A blog post with the title “The Importance of Taking Breaks” could be about a lot of things, but in this case I’m writing specifically about the need to take a break from your writing before you edit it (and you are editing before you hit publish, right?).
I will admit that, even though I spent several years working as an editor at a newspaper, and several more editing books, I do not always do a great job with this “take a break and then edit” thing. There are days I finish writing, hit preview, give it a quick read, make sure the pictures look good and then hit publish.
Scheduling Time to Rest
You didn’t think I could talk about this without talking about planning, did you? Well, here it comes again. In an ideal world, we would have a clear enough schedule and make enough time on the front end that we could write one day and edit another.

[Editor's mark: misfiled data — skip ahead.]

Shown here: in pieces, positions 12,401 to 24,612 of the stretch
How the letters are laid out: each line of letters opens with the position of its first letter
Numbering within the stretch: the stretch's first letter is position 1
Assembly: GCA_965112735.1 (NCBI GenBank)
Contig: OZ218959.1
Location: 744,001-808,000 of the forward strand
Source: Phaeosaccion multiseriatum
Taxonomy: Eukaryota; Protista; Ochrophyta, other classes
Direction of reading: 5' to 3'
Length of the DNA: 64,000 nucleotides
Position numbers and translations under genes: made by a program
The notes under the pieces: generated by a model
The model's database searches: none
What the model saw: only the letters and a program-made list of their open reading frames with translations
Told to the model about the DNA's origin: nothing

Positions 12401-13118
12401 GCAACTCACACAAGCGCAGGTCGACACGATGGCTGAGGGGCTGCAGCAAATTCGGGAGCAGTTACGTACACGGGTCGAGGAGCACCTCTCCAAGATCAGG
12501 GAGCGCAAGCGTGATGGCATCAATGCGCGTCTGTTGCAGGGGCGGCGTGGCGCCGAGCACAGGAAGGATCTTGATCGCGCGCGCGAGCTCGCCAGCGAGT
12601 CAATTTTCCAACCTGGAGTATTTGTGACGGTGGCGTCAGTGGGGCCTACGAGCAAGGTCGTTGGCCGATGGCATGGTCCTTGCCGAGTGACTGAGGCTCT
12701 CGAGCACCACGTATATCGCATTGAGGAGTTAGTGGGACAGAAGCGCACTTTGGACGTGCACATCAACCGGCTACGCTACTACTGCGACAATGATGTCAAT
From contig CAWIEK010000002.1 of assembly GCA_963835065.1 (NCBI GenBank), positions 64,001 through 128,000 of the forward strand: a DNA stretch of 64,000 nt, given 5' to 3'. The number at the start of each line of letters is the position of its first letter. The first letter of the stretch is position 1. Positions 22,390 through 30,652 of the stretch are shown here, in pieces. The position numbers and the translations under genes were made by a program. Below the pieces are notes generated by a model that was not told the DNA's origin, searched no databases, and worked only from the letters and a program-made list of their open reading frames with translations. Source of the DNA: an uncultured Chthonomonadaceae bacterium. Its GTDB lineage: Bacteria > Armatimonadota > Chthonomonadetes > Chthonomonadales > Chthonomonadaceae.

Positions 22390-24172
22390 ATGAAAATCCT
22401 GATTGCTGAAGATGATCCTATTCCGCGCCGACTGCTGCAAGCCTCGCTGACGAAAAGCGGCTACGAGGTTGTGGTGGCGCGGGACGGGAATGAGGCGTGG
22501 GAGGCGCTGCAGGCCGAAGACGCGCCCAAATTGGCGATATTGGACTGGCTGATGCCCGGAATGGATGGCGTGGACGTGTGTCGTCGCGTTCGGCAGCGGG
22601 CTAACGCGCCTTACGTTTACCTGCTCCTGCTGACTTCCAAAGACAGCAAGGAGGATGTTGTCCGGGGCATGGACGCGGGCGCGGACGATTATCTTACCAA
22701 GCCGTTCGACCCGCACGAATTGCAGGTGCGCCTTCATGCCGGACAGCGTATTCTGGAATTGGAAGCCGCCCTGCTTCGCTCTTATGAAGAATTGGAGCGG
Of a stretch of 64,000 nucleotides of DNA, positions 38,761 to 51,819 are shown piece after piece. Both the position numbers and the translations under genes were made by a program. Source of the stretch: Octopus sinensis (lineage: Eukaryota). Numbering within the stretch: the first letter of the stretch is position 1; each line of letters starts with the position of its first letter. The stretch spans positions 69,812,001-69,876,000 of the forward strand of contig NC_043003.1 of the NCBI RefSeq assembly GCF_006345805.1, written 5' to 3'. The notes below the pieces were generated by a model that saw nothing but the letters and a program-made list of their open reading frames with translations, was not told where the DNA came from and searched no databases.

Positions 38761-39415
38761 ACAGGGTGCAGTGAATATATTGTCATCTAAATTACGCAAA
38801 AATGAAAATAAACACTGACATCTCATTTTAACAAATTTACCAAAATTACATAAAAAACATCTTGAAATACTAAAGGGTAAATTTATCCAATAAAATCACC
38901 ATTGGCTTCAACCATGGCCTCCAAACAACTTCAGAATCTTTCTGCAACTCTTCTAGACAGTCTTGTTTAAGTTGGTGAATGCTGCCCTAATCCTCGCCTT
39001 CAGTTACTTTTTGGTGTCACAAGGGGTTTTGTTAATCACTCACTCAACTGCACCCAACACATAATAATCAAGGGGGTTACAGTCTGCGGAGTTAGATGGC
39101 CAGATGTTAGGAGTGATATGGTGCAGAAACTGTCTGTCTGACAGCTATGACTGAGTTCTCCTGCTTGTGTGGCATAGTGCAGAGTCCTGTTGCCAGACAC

I’m working on that. I know most of us can’t do that. I know most of you probably have day jobs, or days full of taking care of kids, so that you only get to blog when the kids are asleep, whether that’s naptime or after bed.
You just want to get it out and get it posted. I get that. I do that a lot, too. I’m doing it right now, truth be told.
But it’s a major goal for me to have “sitting” time worked into my schedule, if that means writing in the morning and editing in the afternoon or writing one day and editing the next.
How you or I do this, by the way, depends on our own energy rhythms and style. I always have big plans to write in the morning but usually do better work in the afternoons. So maybe I need to write in the afternoon and edit the next morning. It may be different for you. You’ll have to experiment and see what works best.
Again, it’s an ideal. But I would say if you can, at least take half an hour away from a project, preferably doing something not-that-related to words, before you edit and publish.
(And set a timer if you need to so you don’t spend an hour of precious work time on Facebook and Pinterest.)
Next up, editing. I apologize in advance for the geekery that’s sure to ensue.
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